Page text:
Having a traditional mortgage vs a home equity line of credit can be causing you to pour thousands of dollars down the drain. Find out the differences on this video so you don't miss out.
Hey folks. Michael Lush. I wanted to talk to you today about the baseline differences between a mortgage and a home equity line of credit. Again, a mortgage tends to be a compounding interest loan where a home equity line of credit's really no different than a credit card. It's simple interest meaning you're paying interest on that day's balance.
If the next day's balance is lower, you're going to pay less interest and a lower payment. Let's take 2 examples here. Let's take a traditional mortgage, 4.25 on a 30 year loan at $300,000.
The payment is going to be $1,475. Let's take that same debt and let's transfer it and think of it as a home equity line of credit. Now in a home equity line of credit you have $300,000 so the same as that mortgage right?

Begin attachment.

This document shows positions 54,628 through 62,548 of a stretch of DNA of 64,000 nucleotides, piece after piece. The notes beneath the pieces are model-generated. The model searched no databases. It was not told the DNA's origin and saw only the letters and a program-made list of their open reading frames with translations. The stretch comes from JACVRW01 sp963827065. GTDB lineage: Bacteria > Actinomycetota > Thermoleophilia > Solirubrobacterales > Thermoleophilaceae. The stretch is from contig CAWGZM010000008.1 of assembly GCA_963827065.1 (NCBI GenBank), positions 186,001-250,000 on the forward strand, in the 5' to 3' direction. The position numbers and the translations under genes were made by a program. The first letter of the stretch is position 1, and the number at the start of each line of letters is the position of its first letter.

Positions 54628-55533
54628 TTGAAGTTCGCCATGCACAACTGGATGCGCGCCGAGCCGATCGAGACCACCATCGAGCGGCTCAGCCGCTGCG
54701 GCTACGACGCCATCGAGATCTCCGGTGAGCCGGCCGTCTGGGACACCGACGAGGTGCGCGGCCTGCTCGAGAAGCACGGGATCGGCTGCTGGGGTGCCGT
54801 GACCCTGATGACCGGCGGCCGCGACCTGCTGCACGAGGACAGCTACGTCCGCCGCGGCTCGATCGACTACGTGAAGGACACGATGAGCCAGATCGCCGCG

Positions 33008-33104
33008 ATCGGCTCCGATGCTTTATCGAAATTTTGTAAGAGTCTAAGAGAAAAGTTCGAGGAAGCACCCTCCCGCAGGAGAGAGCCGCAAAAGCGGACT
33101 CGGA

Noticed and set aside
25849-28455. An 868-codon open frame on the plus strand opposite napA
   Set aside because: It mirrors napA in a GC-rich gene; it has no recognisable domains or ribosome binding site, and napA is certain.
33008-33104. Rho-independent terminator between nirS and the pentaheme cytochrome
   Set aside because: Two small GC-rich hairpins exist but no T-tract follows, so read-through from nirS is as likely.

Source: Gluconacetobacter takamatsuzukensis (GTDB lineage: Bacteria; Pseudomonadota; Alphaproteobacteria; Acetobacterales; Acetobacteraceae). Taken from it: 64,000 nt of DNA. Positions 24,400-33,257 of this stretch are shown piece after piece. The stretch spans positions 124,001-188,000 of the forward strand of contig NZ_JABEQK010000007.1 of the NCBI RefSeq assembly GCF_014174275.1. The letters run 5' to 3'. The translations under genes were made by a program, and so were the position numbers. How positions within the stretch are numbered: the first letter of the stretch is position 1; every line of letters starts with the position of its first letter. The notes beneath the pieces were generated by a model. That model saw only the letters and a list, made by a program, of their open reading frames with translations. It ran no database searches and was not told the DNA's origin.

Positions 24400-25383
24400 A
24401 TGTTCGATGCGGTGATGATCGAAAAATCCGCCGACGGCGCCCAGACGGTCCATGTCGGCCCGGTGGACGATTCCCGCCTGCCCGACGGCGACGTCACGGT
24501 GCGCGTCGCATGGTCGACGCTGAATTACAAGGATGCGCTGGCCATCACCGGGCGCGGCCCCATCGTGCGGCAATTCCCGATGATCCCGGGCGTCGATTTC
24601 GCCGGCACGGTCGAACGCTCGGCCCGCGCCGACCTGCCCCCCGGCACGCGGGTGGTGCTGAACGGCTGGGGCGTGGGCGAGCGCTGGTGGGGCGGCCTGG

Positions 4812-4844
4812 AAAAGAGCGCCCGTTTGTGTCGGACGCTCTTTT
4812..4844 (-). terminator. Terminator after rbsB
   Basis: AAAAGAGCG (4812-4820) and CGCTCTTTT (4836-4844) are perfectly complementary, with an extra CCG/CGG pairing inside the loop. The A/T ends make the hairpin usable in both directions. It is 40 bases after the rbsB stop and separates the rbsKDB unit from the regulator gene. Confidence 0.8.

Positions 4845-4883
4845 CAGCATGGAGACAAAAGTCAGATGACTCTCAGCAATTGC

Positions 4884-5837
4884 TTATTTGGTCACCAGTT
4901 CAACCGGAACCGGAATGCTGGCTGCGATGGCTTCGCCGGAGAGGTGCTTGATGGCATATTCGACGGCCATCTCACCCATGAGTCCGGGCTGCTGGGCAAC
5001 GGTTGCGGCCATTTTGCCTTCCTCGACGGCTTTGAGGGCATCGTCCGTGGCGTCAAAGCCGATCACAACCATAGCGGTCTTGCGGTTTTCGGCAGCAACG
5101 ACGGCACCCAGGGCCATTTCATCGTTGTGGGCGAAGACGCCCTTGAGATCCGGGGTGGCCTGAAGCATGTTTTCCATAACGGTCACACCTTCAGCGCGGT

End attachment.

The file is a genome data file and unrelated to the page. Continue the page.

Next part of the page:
Here's what we're going to do. Instead of using my strategy, just to show you an apples to apples comparison, we're actually going to make the same payment of $1,475 because again that's what your payment would have been on the mortgage of $300,000 anyway at 4.25%.
We take our $300,000, pay $1,475, and guess what? You actually pay it off in 24 1/2 years. The reason why I'm telling you this is right off the bat you can see that a home equity line of credit is far superior than a mortgage.
Using the home equity line of credit, like your checking account, you're going to accelerate it even further. On average, 5 to 7 years. Again, that's not changing anything about your budget. If you're accustomed to taking all of the money that you earn and depositing it into a checking account, and at the end of each month you're paying your bills out of your checking account, that's all we're asking you to do with a home equity line of credit.
Instead, don't use the checking account, use your home equity line of credit. It doesn't force you to pay more or less or change anything about your budget. You're keeping your budget the same. You're just changing where you're cash goes.
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